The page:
$1 Million Federal Allocation Results from Collaboration Between Grateful Client and Congressman
"We'll be able to expand our programs. It'll be a wonderful opportunity for our students. And we probably can triple the number of people we'll be able to bring into the program." - Kinesiology Professor Sam Britten
Kinesiology professor Sam Britten and his Center of Achievement for the Physically Disabled helped change Art Donnelly's life, working him back to health and fitness after a 1994 accident left him a partial paraplegic. So the least Donnelly figured he could do was return the favor.
Donnelly, a longtime Santa Clarita Valley resident and business leader who is an acquaintance of U.S. Rep. Howard "Buck" McKeon, got the congressman interested in Britten's plan to expand his campus center with an aquatic therapy facility. After several years of effort, the collaboration finally paid off.
The congressman, campus leaders and Donnelly joined together recently to announce that Britten's $3.5 million Western Center for Adaptive Aquatic Therapy soon will become a reality on campus, in part because of a $1 million federal budget allocation that McKeon obtained this year for the project.
"A lot of people are going to get a lot of good benefit from this," said McKeon (R-Santa Clarita), announcing the allocation on the day President Clinton signed the federal appropriations bill that contained the funding. "And the people who have put their lives into making this facility what it is will be able to do that much more and help that many more people."
"This is indeed a special day in my life," added Britten, a CSUN faculty member since 1959 and director of the center, which currently serves about 600 people-a-year with a variety of disabilities. "We'll be able to expand our programs. It'll be a wonderful opportunity for our students. And we probably can triple the number of people we'll be able to bring into the program."
Britten's current center, where CSUN students train in therapy and related skills by helping CSUN students and community members who have disabilities, currently operates out of 5,000 square feet in the Kinesiology Building with a collection of treadmills and other exercise and therapy equipment.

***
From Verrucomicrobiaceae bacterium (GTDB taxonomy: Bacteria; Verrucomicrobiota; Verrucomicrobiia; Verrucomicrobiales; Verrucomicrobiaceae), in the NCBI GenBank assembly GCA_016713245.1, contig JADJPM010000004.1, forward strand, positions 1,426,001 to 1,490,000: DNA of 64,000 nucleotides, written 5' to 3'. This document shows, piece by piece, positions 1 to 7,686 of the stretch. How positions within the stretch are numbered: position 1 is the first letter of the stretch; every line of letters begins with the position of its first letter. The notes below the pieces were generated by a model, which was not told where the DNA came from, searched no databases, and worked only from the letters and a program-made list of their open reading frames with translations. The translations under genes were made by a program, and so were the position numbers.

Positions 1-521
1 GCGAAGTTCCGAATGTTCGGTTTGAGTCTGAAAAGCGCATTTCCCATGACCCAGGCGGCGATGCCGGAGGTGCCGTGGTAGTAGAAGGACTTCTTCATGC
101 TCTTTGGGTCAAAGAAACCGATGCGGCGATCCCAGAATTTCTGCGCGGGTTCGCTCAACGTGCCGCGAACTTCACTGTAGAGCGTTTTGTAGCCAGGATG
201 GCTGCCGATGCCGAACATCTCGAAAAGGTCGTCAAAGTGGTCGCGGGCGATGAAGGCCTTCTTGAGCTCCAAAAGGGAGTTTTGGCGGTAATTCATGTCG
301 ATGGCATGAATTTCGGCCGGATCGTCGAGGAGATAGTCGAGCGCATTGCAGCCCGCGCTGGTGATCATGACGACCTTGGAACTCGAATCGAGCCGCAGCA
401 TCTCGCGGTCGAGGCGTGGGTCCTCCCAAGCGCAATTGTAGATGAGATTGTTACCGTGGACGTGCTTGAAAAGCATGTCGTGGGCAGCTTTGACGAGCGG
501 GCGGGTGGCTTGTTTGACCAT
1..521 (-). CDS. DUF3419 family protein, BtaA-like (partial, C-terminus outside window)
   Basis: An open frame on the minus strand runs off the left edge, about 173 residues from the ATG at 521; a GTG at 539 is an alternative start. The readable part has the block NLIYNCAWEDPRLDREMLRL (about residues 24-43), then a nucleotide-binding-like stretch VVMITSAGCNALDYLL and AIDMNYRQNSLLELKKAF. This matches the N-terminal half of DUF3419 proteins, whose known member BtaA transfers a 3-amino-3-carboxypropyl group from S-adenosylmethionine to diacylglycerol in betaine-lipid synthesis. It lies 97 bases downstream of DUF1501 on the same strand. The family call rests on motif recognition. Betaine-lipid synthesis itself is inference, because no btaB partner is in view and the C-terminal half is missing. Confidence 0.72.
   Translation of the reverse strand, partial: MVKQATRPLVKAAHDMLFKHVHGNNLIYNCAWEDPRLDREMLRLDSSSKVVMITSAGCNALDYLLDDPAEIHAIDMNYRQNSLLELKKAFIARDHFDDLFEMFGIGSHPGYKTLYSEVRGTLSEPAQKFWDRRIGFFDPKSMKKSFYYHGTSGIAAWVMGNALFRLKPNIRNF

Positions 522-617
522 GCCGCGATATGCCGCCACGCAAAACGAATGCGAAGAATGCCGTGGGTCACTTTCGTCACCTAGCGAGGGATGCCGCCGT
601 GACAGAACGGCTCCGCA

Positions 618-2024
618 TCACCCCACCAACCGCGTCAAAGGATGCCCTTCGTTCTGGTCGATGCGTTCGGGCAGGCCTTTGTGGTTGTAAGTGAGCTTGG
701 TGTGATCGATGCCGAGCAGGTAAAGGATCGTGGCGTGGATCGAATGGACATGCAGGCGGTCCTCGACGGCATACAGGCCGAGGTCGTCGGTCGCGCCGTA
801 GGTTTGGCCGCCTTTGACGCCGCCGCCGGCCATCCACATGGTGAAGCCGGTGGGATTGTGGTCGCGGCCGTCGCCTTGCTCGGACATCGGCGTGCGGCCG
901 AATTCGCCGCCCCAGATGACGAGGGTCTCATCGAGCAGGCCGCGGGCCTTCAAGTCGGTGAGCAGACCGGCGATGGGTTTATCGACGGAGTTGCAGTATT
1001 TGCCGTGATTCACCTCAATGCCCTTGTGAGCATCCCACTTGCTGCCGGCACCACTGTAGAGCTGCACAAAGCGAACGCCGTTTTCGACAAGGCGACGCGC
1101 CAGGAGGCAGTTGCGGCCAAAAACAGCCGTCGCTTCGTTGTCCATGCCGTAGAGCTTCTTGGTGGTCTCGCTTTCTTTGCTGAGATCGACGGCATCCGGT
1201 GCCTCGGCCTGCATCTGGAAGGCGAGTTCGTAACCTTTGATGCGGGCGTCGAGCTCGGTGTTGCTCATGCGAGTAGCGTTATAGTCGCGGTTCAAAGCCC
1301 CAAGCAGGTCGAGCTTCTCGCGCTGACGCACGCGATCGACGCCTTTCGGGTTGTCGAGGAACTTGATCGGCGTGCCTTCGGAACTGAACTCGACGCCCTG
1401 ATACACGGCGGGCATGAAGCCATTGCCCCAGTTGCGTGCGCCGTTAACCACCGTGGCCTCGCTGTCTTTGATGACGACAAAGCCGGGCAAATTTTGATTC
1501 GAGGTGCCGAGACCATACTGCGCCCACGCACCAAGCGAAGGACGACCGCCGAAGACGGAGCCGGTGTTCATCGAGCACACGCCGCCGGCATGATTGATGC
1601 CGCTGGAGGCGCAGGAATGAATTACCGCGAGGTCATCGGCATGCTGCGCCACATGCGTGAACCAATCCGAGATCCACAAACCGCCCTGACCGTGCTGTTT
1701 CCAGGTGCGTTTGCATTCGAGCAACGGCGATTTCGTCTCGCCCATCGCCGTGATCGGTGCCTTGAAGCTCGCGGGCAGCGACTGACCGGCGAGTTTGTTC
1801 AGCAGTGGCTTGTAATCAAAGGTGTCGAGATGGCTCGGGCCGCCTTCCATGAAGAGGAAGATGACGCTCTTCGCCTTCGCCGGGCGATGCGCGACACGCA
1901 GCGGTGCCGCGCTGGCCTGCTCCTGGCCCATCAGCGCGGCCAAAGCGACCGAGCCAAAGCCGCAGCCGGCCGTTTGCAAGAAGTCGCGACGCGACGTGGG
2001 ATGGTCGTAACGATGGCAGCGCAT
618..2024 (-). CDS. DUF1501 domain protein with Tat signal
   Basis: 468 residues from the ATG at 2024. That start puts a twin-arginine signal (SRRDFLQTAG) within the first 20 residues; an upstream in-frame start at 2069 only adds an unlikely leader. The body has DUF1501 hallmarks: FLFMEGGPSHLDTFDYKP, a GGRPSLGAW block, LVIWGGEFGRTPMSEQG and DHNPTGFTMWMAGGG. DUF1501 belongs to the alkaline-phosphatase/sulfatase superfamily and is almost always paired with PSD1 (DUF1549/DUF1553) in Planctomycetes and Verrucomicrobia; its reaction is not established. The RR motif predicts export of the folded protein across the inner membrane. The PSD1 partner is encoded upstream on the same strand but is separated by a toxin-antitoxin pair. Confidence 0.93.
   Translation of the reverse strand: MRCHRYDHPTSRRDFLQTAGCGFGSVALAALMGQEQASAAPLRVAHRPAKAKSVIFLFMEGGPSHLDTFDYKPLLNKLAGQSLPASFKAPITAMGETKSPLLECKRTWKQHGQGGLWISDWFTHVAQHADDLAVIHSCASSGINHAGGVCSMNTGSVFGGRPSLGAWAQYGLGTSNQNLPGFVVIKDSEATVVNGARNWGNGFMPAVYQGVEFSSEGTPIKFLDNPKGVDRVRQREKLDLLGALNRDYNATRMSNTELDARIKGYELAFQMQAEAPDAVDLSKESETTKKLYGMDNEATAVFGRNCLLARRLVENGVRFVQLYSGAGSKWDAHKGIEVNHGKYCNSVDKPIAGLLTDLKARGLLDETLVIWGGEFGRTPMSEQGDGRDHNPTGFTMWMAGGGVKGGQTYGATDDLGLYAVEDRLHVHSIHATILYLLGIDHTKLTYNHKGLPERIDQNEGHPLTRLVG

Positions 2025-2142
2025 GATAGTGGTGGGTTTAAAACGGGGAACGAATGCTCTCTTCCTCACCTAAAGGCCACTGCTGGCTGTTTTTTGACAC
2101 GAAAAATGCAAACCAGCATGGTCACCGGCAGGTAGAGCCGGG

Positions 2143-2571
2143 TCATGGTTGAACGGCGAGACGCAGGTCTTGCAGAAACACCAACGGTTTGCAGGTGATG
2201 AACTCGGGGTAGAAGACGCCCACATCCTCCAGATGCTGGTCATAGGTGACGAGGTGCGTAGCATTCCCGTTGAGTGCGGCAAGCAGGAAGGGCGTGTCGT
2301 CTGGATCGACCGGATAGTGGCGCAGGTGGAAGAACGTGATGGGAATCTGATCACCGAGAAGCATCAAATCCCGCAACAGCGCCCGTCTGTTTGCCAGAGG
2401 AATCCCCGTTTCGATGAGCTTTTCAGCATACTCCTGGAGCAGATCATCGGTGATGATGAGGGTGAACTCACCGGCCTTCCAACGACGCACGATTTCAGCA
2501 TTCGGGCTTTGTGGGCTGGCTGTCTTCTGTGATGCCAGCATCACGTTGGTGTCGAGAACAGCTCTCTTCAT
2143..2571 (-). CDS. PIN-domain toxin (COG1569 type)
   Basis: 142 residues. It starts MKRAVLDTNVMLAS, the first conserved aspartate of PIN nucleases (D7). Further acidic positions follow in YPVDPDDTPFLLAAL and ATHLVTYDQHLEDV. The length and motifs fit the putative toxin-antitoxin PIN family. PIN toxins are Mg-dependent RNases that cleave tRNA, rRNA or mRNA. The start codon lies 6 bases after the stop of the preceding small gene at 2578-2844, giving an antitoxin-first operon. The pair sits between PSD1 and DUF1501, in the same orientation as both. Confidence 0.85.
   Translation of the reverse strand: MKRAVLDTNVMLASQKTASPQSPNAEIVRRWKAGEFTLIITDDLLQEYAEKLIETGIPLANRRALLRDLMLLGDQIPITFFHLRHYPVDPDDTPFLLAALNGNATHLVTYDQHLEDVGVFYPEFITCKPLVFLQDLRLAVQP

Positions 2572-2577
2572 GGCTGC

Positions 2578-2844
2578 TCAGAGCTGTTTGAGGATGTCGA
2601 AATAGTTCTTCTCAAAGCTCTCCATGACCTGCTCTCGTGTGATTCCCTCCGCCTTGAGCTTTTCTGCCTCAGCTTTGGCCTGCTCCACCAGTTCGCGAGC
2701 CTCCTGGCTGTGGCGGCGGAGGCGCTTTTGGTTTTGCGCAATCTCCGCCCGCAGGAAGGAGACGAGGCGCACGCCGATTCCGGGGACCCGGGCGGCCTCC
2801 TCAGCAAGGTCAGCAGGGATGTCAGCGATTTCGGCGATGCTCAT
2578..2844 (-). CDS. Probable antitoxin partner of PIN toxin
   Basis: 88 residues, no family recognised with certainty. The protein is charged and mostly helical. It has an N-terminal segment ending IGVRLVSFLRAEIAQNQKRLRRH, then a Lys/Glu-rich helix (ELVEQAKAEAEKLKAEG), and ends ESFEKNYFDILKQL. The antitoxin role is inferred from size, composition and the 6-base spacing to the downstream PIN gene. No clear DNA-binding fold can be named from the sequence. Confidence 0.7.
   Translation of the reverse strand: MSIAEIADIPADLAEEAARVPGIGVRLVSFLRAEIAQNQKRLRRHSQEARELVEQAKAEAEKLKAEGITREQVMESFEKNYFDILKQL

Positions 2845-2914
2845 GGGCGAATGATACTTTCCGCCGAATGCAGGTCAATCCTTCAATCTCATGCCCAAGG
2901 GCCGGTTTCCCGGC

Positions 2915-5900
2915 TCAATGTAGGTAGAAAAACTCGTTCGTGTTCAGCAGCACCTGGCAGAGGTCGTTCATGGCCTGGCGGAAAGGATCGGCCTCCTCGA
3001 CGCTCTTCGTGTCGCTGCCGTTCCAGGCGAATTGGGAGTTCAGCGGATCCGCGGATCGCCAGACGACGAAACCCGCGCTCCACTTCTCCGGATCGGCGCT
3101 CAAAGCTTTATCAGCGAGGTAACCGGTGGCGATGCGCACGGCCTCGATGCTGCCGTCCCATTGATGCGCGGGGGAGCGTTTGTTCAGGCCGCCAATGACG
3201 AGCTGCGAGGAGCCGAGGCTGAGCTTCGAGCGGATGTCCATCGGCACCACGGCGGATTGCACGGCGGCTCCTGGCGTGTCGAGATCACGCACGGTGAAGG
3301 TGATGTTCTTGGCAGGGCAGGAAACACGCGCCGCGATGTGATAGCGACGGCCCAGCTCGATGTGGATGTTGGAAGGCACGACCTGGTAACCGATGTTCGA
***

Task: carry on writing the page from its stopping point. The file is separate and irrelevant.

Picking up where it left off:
The center's reputation has grown through the years, not only because its services to the community are at a very low cost, but also because of its extraordinary success in rehabilitating clients beyond what others often thought was possible. Thus the center now has a two-to-three-year waiting list for client openings.
The planned 8,000 square foot adaptive aquatic therapy center, which could begin construction by this summer, will be built as an expansion of the existing center on the north side of the Kinesiology Building. The facility will have four therapeutic pools to help those with disabilities, including children.
A warm water pool will help adults with spinal cord and other disabling conditions. A cool water pool will help those with multiple sclerosis and similar conditions. A moving floor pool will allow the center to expand its services to include children. And a warm water spa will help with joint and soft tissue injuries.
CSUN Interim President Louanne Kennedy thanked McKeon for his help, telling him, "You've made a difference not just to the community of 28,000 students here, but to the whole community of the San Fernando Valley. And we will forever be grateful to you for that."
And to Britten, the president added, "The commitment you have to helping people who are often those that others don't want to see is really what is extraordinary about you. And you do it with gentleness and devotion and commitment, but also with extraordinary skill."
That's certainly a sentiment that Art Donnelly would second. The first time he came to Britten's center in 1996, he had to be carried in and out by hand. Now, after several years of regular twice-a-week sessions, Donnelly says he's about 80 percent independent and has much better use of his arms and hands.
"This is a wonderful place. I can't say enough about it," said Donnelly of Britten's center. "It's a fraternity. If someone's sick, we worry about them. It's just like a different life. I love Northridge. I wish it was my alma mater. Maybe I can go back and get my doctorate and say I graduated from Northridge."
McKeon credited Donnelly, who broke his neck and back during a fall in Mexico, with getting him interested in the aquatic therapy project, convincing him to tour Britten's current center and keeping in contact with McKeon in prior years when the funding proposal had stalled in Washington.
"I've always been a man of action. That's what my personality is," said Donnelly. "This was one way I could thank the center for all the help they've given me. It's one way I can say 'thank you.' The aquatic therapy project is a reality. It isn't a dream anymore."
Public Affairs Offices/Campus News